We Need To Talk

Did you know one in five Canadians would avoid seeking help for as long as possible if they thought they had dementia? 

Sandra Britten, an advocate for the Alzheimer Society, lives with Lewy body dementia and understands the initial hesitation to talk openly about the disease. 

“I use to have a very good memory, but when I was 51 I started having memory problems that affected my work. I was losing my ability to concentrate and it was partly my fault that my diagnosis took so long; I was reluctant to tell my doctors. Not disclosing my symptoms right away was a mistake. After my diagnosis, I connected with the supportive staff at the Alzheimer Society and talked about my experience; I slowly overcame my feelings of hopelessness and regained my confidence,” Britten says. 

This January, the Alzheimer Society is launching a digital campaign called ‘We Need to Talk’. Click here to watch:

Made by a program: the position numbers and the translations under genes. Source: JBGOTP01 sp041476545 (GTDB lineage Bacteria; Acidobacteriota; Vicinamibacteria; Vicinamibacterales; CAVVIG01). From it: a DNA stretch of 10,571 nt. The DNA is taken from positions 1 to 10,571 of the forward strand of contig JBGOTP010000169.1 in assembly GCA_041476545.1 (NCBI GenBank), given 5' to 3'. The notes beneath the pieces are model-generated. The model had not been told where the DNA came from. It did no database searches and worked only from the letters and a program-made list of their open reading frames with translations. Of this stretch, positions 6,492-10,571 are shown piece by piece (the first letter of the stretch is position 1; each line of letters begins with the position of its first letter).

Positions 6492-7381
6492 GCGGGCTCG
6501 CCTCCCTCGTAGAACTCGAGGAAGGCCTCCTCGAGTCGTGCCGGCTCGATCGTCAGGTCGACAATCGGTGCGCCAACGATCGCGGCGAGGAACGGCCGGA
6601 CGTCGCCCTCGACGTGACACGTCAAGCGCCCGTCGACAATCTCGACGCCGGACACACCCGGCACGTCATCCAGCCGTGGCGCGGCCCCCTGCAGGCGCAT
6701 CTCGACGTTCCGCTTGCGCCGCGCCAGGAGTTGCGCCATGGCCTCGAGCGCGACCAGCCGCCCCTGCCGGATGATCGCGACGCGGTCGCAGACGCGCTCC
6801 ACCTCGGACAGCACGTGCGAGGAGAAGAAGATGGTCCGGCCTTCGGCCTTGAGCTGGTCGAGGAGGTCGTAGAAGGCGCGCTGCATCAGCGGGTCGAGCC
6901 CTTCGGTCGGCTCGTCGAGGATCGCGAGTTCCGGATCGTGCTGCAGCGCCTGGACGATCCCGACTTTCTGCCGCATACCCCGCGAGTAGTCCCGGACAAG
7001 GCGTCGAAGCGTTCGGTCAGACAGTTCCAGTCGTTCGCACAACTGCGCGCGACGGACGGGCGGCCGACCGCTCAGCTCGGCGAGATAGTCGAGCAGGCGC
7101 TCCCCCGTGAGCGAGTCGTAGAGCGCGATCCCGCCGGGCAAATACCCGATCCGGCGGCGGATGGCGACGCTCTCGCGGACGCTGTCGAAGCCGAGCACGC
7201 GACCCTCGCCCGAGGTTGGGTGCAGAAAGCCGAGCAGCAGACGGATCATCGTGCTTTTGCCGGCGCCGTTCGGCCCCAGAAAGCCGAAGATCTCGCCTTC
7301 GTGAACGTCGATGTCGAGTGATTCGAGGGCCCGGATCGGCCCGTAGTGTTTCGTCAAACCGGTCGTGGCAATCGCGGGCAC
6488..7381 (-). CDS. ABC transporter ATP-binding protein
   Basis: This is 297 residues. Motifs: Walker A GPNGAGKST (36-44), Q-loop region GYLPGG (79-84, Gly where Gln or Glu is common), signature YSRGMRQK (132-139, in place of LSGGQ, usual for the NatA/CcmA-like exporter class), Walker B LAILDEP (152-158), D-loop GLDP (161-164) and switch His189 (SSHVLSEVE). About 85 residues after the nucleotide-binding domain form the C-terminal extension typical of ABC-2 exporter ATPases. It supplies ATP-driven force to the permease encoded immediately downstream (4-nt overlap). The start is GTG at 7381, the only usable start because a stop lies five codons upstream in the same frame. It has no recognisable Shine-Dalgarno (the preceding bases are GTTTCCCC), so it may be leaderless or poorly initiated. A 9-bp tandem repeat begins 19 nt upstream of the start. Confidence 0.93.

Through this campaign, the Alzheimer Society hopes to spark conversations about the disease to get people talking more comfortably and openly about Alzheimer’s disease and other dementias. 

Over the holidays during family get togethers, people often notice changes in a family member. Alzheimer’s Awareness Month focus in January is to get people talking and picking up the phone to call for help. 

“There’s still a lot of stigma out there. As part of the campaign, I want people to start talking about their experience to take away the fear,” says Britten. “The journey does not always run smoothly, but if you have dementia, you need to discover and know your limitations so you too can live well. You are not alone. Don’t be afraid to talk about it and ask for help.” 

The Alzheimer Society encourages all Nova Scotians to join the conversation this month.


Last Updated: 01/09/2020